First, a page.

While watching ‘Axone’ by writer/director Nicholas Kharkhonger, I was briefly reminded of my junior college days in Pune, with nearly 90% of my hostelmates comprising of girls from the North East. While I barely understood their varied languages and their ways of life, a common ground held us together. Food.
Traversing through the dingy lanes of Delhi, is a tale of unconditional friendship between a bunch of 20-somethings from the North East, who must combat snarky neighbours and racial bigotry to find a decent place where they can cook their friend’s most favourite and traditional smoked pork dish with Axone, as she’s getting married. For those who do not know, Axone or Akhuni is sourced from fermented raw soybeans which is then used in the preparation of a wide variety of North Eastern delicacies.
Firstly, I can’t think of a more polite way to put this, so without mincing my words, let me be clear, that mainstream movies are equally guilty and infact a little more in perpetuating unhealthy stereotypes against the highly marginalized North Eastern citizens of our country. We can count the actors from the said region on our fingertips and the number of films that they have appeared in might be lesser. Hell, we needed a mainstream actor to play a celebrated sportsperson from Manipur.
Director Kharkhonger has little interest in changing your thoughts or ideologies towards his kind through the film. He understands that two hours would barely make the cut in comparison to years of conditioning. Instead he chooses to chart a narrative centered around food which focuses breezily upon lasting friendships and the noble virtue of kindness that supersedes all social barriers to address the elephant in the room. There is a fleeting reference to the horrific episode of racial abuse in Delhi, faced by Nido Taniam, a student from Arunachal Pradesh in 2014. The screenplay is subtle but effective. Gaurav Sharma’s dialogues drive the point further. The production design by Yasmin Sethi accompanied by Parasher Baruah’s cinematography offer a lived-in experience of Delhi. The visuals of the smoked pork dish being prepared are thoroughly enticing. Almost feels like an invitation extended to you to join the sojourn.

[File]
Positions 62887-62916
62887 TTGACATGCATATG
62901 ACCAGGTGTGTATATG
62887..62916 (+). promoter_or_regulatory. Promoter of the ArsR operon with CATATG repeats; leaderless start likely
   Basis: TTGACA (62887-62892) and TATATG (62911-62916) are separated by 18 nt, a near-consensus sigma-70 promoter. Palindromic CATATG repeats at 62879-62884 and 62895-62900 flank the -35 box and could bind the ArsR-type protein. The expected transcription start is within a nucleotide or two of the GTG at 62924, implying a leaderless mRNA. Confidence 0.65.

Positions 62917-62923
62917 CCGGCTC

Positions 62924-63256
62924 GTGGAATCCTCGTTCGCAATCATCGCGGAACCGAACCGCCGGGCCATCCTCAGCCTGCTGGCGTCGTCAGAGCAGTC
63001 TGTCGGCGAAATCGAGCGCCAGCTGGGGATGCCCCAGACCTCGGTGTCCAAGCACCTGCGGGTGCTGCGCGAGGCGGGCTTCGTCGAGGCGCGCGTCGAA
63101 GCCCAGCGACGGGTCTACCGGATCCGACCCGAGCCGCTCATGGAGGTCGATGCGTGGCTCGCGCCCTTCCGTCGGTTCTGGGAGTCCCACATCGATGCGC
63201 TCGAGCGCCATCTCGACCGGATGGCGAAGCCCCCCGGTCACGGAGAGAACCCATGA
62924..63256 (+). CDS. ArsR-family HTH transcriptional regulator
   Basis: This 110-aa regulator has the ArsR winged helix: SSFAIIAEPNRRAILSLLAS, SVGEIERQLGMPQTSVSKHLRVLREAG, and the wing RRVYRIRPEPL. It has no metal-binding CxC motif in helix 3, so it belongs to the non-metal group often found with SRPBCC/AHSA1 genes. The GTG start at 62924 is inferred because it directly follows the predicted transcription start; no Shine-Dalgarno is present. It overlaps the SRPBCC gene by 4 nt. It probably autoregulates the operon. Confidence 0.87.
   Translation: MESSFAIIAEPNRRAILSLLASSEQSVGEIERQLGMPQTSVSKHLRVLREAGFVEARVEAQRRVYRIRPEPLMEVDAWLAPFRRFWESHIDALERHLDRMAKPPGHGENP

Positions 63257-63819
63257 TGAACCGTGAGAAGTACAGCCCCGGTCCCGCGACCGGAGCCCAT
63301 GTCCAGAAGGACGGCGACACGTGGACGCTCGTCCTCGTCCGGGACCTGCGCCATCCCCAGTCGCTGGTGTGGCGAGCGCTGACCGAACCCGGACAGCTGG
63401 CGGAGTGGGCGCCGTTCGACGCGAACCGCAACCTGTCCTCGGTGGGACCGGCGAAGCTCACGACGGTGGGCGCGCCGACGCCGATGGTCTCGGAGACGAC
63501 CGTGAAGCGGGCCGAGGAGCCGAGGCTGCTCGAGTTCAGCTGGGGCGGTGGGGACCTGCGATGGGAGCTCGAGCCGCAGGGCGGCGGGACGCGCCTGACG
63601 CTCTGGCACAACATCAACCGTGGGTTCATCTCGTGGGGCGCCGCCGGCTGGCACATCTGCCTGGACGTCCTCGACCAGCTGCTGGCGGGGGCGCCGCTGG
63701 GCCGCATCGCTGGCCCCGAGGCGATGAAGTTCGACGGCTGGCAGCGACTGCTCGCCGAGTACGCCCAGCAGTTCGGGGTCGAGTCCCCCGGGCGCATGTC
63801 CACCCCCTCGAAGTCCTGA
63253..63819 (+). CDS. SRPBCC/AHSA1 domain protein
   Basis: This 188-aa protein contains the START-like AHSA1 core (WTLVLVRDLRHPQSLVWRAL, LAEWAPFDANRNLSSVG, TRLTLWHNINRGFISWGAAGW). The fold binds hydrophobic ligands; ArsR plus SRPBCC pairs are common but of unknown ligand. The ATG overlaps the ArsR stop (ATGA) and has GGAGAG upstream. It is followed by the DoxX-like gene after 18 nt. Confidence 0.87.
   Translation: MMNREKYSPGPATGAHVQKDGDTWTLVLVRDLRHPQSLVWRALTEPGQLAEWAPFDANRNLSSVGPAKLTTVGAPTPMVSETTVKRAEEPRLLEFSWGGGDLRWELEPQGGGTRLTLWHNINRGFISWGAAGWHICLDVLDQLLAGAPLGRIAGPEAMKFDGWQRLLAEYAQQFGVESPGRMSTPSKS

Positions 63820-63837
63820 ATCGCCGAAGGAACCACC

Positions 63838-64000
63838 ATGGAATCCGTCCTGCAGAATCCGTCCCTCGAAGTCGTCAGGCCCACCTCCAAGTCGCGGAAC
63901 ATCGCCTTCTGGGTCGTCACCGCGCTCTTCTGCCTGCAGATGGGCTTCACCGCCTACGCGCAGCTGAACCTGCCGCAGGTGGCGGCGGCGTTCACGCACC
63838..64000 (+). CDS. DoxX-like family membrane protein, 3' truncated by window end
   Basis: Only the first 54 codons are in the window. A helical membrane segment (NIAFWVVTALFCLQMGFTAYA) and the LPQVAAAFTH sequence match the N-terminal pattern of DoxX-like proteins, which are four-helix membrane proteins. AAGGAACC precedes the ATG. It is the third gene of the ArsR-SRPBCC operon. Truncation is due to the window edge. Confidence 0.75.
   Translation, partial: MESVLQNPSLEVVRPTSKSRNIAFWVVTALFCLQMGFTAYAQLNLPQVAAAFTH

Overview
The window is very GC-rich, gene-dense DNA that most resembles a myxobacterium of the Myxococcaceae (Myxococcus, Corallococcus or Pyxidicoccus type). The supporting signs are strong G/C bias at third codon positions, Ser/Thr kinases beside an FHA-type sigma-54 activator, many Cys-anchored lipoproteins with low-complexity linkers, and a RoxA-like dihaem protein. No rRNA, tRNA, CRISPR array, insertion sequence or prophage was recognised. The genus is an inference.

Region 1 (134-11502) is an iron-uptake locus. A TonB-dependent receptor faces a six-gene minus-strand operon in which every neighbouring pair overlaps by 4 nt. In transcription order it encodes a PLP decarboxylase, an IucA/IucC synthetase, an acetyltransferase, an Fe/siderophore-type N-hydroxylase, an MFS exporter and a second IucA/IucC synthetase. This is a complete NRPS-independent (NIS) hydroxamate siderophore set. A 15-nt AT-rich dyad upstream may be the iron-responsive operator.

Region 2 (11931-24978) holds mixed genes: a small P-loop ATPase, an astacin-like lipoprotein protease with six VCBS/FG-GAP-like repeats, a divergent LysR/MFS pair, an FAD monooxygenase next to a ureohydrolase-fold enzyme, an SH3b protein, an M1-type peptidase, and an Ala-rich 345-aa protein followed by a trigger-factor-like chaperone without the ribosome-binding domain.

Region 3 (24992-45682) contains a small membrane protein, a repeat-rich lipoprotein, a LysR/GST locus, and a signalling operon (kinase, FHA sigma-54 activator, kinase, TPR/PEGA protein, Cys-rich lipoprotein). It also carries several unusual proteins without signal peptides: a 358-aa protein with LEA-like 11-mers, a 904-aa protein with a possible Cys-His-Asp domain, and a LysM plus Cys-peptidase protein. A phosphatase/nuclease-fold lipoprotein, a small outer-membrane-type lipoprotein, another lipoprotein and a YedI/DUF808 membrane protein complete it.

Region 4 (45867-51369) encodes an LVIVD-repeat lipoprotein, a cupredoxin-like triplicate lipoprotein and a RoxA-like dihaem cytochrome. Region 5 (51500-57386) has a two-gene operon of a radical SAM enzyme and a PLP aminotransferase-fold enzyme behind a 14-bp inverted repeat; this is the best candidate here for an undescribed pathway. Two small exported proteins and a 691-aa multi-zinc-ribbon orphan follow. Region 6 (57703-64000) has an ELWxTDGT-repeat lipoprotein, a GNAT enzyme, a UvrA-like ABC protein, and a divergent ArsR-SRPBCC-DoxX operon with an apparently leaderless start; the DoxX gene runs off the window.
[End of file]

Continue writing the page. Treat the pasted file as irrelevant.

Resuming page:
The performances are a handful to relish. Sayani Gupta as Upasana, a young Nepali and Lin Laishram as Chanbi from Manipur lead the pack like a dynamic duo. They’re ably supported by Tenzin Dalha (recently seen in ‘Guilty’) playing Zorem, who runs a provisional store in the neighbourhood and Lanuakam Ao, who plays Bendang, a musician lad coming to terms with an ugly episode. Dolly Ahluwalia, playing the neighbourhood landlord granny and Vinay Pathak, playing her hopeless son-in-law are a hoot. But its Rohan Joshi playing Shiv, the oddball in the North Eastern gang, who leaves a lasting impression.
At a mere one hour and forty minutes, ‘Axone’ is that rare film that satiates your hunger for good content and makes you ponder in equal measure.
Go now to Netflix and start streaming.